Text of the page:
Years ago, I had lunch with people selling geographic information systems and to the terror of their PR agent, they showed me how to make their software go wrong. I think they were pleased I knew what they were talking about: they had been used to selling to corporations, now they were aiming at the PC market and few of the journalists they’d met were all that interested. Even fewer knew about projections, I was the only one who would defend Mercator’s system.
(Rant. I still will. Don’t you knock Geradus Mercator in front of me. His way of translating a globe into a flat map is a working one: he wasn’t pratting about settling political scores, he was getting ships to go where they were pointed. /Rant.)
So these people saw a fellow cartography fan in me and we had a ball. Shortly afterwards, the feature I wrote about them and various other GIS manufacturers got me a nomination for Magazine Writer of the Year at the PPA Awards. (I lost to a dog columnist in Bitch monthly. Quite seriously.)
I just relish the artistry in maps: the choice of what you show, what you don’t. The way a map tells you as much about its artist and his or her society as it does about the lands it depicts. The lands it depicts: the far-distant shores, the pin-sharp accuracy of Ordnance Survey and the wild imagination of mappa mundi. Actually, also the imagination of Ordnance Survey: the way acres of military property will be marked “lake” or something. Shouldn’t the OS mark ordnance when it finds it? I’d think that was a contractual obligation.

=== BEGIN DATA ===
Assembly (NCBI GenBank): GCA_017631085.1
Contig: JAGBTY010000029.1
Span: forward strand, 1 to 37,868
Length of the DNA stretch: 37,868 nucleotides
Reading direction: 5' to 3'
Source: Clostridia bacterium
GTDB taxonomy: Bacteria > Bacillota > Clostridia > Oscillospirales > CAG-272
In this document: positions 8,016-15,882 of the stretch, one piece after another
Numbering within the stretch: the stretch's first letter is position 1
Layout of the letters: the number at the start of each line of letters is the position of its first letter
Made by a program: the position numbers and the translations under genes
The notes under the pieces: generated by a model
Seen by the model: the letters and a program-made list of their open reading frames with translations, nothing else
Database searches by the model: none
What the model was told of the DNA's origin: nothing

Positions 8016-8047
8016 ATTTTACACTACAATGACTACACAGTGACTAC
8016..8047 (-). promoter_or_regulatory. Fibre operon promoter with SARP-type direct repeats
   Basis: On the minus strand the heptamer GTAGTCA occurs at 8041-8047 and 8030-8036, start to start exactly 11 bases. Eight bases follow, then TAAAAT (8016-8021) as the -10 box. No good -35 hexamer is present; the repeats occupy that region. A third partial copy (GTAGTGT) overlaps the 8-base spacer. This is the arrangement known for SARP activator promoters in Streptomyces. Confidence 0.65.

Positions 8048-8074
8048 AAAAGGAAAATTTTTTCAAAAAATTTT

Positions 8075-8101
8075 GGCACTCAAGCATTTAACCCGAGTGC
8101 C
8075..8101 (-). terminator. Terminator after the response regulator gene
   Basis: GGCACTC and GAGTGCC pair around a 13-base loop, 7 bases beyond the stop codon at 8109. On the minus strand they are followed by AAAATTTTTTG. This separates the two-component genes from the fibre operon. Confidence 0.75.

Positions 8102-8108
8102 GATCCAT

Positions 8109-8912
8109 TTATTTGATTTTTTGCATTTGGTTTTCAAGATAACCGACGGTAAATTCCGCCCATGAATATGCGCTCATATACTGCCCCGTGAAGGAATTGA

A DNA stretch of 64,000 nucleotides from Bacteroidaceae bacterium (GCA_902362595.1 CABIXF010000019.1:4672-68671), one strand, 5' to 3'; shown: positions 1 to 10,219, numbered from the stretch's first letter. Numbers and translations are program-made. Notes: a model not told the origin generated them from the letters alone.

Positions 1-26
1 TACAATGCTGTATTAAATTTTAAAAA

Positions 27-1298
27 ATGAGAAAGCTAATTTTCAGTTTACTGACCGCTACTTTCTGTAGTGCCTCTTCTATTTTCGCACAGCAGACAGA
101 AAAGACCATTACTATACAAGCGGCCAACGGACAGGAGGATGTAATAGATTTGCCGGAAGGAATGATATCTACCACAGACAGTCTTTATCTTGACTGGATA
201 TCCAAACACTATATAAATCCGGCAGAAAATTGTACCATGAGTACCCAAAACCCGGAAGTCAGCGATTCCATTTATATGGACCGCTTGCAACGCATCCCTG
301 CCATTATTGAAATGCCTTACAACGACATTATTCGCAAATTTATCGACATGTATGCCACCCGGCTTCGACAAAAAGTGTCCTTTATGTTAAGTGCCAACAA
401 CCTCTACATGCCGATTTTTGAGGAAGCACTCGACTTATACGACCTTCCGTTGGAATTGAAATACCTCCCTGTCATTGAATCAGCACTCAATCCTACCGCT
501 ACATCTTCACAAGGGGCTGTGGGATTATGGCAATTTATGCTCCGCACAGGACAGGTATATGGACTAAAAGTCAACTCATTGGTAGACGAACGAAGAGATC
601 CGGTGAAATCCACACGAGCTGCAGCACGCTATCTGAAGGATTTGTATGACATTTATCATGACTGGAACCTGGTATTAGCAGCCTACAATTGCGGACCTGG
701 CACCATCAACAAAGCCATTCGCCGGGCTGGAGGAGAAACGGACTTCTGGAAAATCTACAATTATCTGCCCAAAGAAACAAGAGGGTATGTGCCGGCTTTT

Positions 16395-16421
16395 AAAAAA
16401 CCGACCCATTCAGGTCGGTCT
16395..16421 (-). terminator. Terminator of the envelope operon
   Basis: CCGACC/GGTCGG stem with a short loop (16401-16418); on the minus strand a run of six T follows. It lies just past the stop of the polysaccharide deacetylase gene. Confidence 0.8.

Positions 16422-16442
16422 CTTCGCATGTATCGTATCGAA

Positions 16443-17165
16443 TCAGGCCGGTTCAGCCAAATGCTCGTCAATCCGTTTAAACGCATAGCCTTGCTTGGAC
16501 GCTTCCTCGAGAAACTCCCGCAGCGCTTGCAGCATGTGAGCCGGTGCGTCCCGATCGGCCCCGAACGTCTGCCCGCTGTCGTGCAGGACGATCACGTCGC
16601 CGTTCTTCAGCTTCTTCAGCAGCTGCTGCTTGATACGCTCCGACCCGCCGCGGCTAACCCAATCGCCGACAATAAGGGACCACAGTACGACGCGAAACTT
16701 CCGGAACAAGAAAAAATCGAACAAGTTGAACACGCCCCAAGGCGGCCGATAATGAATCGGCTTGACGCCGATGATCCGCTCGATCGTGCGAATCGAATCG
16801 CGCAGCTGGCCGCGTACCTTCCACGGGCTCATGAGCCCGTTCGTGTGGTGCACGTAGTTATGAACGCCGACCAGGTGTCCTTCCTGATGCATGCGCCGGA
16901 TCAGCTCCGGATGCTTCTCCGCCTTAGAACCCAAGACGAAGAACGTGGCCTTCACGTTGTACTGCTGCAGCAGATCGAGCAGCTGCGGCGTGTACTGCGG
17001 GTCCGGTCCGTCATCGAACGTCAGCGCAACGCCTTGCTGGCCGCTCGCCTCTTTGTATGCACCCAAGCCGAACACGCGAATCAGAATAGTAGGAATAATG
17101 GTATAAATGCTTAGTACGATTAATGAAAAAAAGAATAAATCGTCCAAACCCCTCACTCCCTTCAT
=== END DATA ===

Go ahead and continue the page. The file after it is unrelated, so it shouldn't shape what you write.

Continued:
Anyway, I bring this up now because I wish to complain and I promise that there is no one but you I can tell in all this land. Here’s the thing. My local hypermarket, a very big Sainsbury’s, has been remodelling for six months: every time I go, and I go an awful lot lately, they’ve moved things. Now it’s finally finished, it’s all very good, but it’s big and different so they have maps up.
They have maps, I have an iPhone that lets me blog here live from the freezer section, can you see where this is going yet?
I photographed the map with my iPhone. I wasn’t planning to show it to you, or to anybody really. But standing there in aisle 9, I had no problem with people staring as I tapped the screen to zoom in on Light Bulbs, aisle 27.
Only, the map lies.
I put my social standing on the line for that map, and it lies.
There are no light bulbs in aisle 27. And I may be a man, but still I can ask questions: the staff directed me back toward aisles 3 through 7.
Maps exaggerate the prominence of enemy territory in wartime. They suggest safe passage where no such thing exists. It’s through mapping we get gerrymandering – how did Gerry Mander get both his names remembered? – and it’s through maps that we can see society change over centuries.
But we can’t find light bulbs in Sainsbury’s.
All that J Sainsbury money, all that Sainsbury graphic design, all that Sainsbury lying.
Hang on. I’m in Asda.